Belarus Politician Sentenced
Published: May 18, 2011 (Issue # 1656)
MINSK, Belarus — A Belarusian presidential candidate was sentenced to five years in prison Saturday following a trial that he denounced as political punishment for challenging the nation’s authoritarian ruler.
A district court in the Belarusian capital handed out the sentence to Andrei Sannikov after convicting him on charges of staging riots following December’s presidential election.
Sannikov called the charges “absurd” in a statement before the verdict, which was condemned by the U.S. and Britain.
“This is a political punishment for me as a presidential candidate who has formed a strong team of professionals and declared readiness to take charge of the country,” he said.
Sannikov, a 57-year-old former deputy foreign minister, said that he was tortured by the secret police and that its chief personally threatened harsh reprisals against his wife and their 4-year-old son.
Sannikov’s wife, Irina Khalip, who is an independent journalist, is facing a trial, and authorities threatened earlier this year to put their son in an orphanage.
Another four opposition activists were also given prison terms of 3 and 3 1/2 years in the same trial.
Sannikov’s trial was the latest move in an ongoing crackdown on dissent unleashed by the government of President Alexander Lukashenko, who was declared the winner of the December’s election with nearly 80 percent of the vote. International observers strongly criticized the election.
Police violently dispersed a rally that drew tens of thousands of protesters on the election night. Some 700 people were arrested, including seven presidential candidates.
Dubbed “Europe’s last dictator” by the West, Lukashenko has run Belarus with an iron fist for nearly 17 years, retaining Soviet-style controls over the economy and cracking down on opposition and independent media. However, his authority has been shaken recently by a worsening financial crisis and a subway bombing.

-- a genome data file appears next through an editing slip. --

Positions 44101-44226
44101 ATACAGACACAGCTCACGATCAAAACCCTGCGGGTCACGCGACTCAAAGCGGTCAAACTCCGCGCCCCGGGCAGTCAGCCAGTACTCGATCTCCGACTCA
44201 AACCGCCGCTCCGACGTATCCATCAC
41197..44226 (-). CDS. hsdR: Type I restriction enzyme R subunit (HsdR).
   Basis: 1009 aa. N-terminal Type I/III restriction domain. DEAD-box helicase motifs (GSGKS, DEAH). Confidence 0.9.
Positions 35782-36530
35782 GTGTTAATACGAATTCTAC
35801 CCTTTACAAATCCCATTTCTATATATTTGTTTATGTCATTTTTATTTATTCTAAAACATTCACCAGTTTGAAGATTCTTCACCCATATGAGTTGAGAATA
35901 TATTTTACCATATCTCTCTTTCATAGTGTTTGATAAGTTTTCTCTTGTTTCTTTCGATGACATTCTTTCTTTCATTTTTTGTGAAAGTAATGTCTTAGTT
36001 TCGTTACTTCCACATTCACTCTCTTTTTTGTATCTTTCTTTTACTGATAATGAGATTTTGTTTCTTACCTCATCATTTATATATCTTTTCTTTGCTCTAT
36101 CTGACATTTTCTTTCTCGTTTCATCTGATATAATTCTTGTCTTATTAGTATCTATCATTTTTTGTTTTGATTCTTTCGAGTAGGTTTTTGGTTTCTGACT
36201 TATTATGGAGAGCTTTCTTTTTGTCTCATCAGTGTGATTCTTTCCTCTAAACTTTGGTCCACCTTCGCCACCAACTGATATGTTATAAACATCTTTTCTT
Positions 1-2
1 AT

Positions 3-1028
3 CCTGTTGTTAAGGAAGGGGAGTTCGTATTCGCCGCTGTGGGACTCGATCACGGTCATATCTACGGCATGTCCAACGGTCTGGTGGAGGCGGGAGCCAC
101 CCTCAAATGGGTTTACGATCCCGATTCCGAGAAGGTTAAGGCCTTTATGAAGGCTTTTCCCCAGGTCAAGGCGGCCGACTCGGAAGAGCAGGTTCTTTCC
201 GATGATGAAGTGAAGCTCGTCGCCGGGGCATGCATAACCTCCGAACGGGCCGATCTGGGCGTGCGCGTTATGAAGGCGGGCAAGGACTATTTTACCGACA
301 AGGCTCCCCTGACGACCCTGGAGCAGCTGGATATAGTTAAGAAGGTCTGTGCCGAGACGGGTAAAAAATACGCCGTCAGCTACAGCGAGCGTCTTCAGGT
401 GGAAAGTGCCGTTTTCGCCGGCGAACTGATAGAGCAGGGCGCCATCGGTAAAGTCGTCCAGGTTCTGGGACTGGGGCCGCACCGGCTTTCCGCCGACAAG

The exchange rate of the national currency of cash-strapped Belarus plunged by 30 percent this week after the government completed its devaluation, a move that will eat into people’s salaries and cause price hikes. Hard currency reserves have plummeted to less than $4 billion, and staples such as vegetable oil and sugar began vanishing from stores.
“A severe economic crisis has prompted Lukashenko to tighten repression to prevent the opposition from forming the core of protests,” said Alexander Klaskovsky, an independent political analyst.
Belarus was further destabilized by last month’s subway bombing that killed 14 people and wounded more than 200. It was the first deadly bombing in the tightly-controlled nation without any significant separatist or religious militant groups and where the opposition is largely peaceful, leaving anti-terrorism experts puzzled over who might be behind it.
Prosecutors have brought terrorism charges against two blue-collar workers accused of carrying out the April 11 attack.
Last month, the government shut two leading independent dailies after issuing a reprimand for their coverage of the subway attack, adding to fears that the bombing is being used as a pretext to stamp out the last vestiges of political pluralism and dissent.
The U.S. and European Union have imposed sanctions, including a travel ban on Lukashenko and his officials, in response to the crackdown on the opposition.